OBJECTIVE: Shared decision-making during the course of treatment is important for people with severe mental illness. However, there is still insufficient knowledge about how people with mental illness view decisions, what kind of decisions are made and how patients experience and perceive the process of participation in routine care.
METHODS: A qualitative study with focus groups was conducted with patients with chronic mental illness currently receiving outpatient care (N=23). Interviews were audio-taped, transcribed, coded and content analysed.
RESULTS: Three main themes were extracted from the data: 1. perception of the clinician and participation, 2. process of communication and flow of information, 3. decisions and transfer.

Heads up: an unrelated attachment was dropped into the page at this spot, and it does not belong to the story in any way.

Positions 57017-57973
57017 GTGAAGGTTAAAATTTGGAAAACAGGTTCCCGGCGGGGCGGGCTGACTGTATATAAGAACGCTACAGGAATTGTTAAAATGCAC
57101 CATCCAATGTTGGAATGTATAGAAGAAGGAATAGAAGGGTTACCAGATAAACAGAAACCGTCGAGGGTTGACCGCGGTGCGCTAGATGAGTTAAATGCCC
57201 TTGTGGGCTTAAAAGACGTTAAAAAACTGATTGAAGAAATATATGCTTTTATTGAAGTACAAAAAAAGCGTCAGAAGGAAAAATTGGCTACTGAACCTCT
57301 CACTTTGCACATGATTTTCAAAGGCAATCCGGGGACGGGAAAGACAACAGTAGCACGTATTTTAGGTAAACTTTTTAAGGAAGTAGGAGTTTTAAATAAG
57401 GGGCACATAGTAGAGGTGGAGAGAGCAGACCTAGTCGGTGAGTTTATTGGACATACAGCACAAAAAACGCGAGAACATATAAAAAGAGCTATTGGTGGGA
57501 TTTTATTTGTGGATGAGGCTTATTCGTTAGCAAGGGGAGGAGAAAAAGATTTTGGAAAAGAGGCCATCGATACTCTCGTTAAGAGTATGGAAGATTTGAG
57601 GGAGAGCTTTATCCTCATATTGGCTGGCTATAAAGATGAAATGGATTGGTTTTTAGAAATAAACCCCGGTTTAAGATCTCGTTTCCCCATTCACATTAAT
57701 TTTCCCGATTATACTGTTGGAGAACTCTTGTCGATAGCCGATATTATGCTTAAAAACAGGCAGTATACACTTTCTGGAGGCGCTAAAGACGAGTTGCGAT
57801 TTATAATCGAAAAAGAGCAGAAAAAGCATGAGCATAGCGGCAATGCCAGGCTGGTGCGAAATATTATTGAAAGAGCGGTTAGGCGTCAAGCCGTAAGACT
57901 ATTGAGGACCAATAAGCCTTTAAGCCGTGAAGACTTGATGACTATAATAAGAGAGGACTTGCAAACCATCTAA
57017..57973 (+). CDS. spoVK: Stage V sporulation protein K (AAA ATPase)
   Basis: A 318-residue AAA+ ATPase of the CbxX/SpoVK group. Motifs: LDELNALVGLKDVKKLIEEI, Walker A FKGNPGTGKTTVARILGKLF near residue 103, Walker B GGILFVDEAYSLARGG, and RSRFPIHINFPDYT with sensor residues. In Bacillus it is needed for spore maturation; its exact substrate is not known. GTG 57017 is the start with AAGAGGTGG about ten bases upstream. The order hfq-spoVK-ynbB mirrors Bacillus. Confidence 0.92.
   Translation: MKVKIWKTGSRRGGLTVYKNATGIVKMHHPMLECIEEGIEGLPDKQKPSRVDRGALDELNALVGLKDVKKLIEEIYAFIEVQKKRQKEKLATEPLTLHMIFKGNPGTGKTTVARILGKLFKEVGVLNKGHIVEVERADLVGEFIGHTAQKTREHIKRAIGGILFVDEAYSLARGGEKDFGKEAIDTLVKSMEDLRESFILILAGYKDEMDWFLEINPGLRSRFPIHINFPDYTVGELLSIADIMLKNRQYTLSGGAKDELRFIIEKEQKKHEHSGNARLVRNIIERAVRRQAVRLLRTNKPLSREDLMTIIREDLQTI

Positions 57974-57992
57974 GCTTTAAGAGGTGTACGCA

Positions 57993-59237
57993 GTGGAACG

CONCLUSIONS: The perception of participation in the decision process depends on a good patient-doctor relationship. Decisions made in the course of an outpatient long-term treatment are complex and are often not made during one single appointment. Frequently, patients seek the advice of people from their social network and/or other health professionals.